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Studies show that the productivity of great developers is three times that of an average developer and 10 times that of a below-average developer. It’s no wonder that the best in the software-development field often receive bigger raises, promotions and the chance to work on high-profile projects.

What does it take to go from good to great? Here are six tips for becoming a faster, better developer.

Set Strategic Goals

What’s “better” is subjective depending on where you work, explained Kurtis Pykes, a machine learning engineer who drastically improved his programming skills over the last three years. 

Some companies just want the code to work, while others want the code to be more efficient. Other companies prioritize developers’ coding speed over everything else. Don’t spin your wheels: Figure out where you are relative to the company’s desired performance level and focus on skill-building activities that will push you toward your career and financial goals. 

How? Consider using the Feynman Learning Technique. Ask your colleagues for feedback to see which skills you need to improve throughput and quality. “Compare your actual performance with the desired standard, then reverse-engineer the incremental steps to meet your goal,” Pykes suggested. 

Get Better at Problem Solving

To go from junior to mid-level in programming, keep solving problems, advised Danny Forest, software engineer, obsessive learner and founder of SkillUp Academy.

“The more you solve problems, the more the patterns become clear,” Forest noted. “When you apply those patterns to new problems, you’re able to solve them faster and better.”

To sharpen your problem-solving skills, consider taking an online coursereading books, listening to podcasts, and solving problems on different platforms and in different contexts.


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Read and Write Lots of Code

What’s the best way to improve your coding skills? Read more, especially the code created by exceptionally good programmers. Reading high-quality code helps you identify your flaws and weaknesses, as well as the skills you need to develop. Plus, understanding and emulating the style of experts is the fastest way to develop your own style and improve.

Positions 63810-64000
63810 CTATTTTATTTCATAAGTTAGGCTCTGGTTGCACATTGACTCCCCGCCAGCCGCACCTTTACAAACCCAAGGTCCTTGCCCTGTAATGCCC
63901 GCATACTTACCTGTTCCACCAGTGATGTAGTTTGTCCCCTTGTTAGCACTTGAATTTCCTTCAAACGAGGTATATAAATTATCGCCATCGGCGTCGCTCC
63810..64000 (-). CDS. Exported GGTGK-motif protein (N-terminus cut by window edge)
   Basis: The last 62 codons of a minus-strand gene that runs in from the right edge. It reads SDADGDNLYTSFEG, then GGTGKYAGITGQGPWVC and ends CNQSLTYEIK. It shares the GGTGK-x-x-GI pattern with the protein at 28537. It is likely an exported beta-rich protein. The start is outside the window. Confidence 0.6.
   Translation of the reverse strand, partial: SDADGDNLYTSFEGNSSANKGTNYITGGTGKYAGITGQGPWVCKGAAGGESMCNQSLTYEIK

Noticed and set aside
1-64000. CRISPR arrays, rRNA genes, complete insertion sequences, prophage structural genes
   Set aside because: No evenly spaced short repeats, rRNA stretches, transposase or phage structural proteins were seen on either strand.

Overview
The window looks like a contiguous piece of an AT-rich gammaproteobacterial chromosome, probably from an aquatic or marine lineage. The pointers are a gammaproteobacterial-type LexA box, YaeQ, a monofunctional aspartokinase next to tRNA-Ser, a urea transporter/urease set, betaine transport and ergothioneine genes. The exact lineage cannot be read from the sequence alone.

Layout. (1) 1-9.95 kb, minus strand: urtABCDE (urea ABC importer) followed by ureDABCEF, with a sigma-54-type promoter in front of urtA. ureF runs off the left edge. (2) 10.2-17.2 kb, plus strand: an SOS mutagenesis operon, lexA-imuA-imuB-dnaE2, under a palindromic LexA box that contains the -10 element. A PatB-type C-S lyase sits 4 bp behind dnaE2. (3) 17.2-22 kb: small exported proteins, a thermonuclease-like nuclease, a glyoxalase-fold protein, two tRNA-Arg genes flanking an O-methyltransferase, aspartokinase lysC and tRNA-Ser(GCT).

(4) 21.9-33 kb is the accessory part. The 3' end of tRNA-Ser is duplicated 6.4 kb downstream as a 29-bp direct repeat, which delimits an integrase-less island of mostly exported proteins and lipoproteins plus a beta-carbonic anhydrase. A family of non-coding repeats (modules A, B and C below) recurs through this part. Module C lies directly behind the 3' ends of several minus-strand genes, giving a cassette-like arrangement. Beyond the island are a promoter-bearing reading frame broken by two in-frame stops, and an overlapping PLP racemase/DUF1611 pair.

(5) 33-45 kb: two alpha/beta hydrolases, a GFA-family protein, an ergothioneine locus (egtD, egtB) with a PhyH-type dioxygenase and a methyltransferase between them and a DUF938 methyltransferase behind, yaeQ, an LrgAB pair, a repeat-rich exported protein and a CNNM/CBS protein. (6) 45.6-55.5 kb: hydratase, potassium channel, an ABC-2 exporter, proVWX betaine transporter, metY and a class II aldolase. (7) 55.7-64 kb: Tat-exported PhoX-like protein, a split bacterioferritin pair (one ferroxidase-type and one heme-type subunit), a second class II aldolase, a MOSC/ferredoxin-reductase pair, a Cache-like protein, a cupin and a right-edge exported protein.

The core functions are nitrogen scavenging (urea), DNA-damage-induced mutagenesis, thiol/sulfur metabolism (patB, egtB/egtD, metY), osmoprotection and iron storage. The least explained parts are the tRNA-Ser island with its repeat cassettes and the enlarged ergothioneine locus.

For example, Pykes studied the code on the following GitHub repositories to take his skills to the next level:

Strive for incremental improvement by practicing and applying what you learn as you go. The accumulation of numerous small improvements will boost your confidence and help you surmount plateaus. “Make it a habit to code every day,” Forest added. “Set 30 minutes aside and try to solve a problem you or someone you know cares about.”

When you’re ready, transition from writing lots of small programs to larger ones, which forces you to face and conquer increasingly complex challenges.

Learn Abstractions

If you’ve gotten into the habit of copying and pasting code throughout the day, you may be inadvertently reproducing unnecessary, reductant lines of code. To limit duplication (often referred to as the DRY principle), increase your understanding and use of abstractions and learn to write cleaner code.

The better your abstractions, the more you improve as a programmer.

Practice Refactoring

To become a better developer, devote a lot of time to refactoring code. The process of restructuring or editing existing computer code without changing or adding to its external behavior and functionality can help you learn how to make your code more efficient, readable and modifiable.

Learn New Stacks

By developing experience in multiple technology stacks, you learn when and why to use specific languages and frameworks, which makes you a better problem-solver and developer. In turn, this also helps you achieve your career goals by boosting your market value. 

“When I felt like I was getting advanced in Python, I’d take a job in Ruby next,” Forest noted. Over time, he not only became well-versed in many languages, but he also learned how to see problems from a different perspective. 

“Now, I can get hired for positions in every part of the stack and perform well,” he said.

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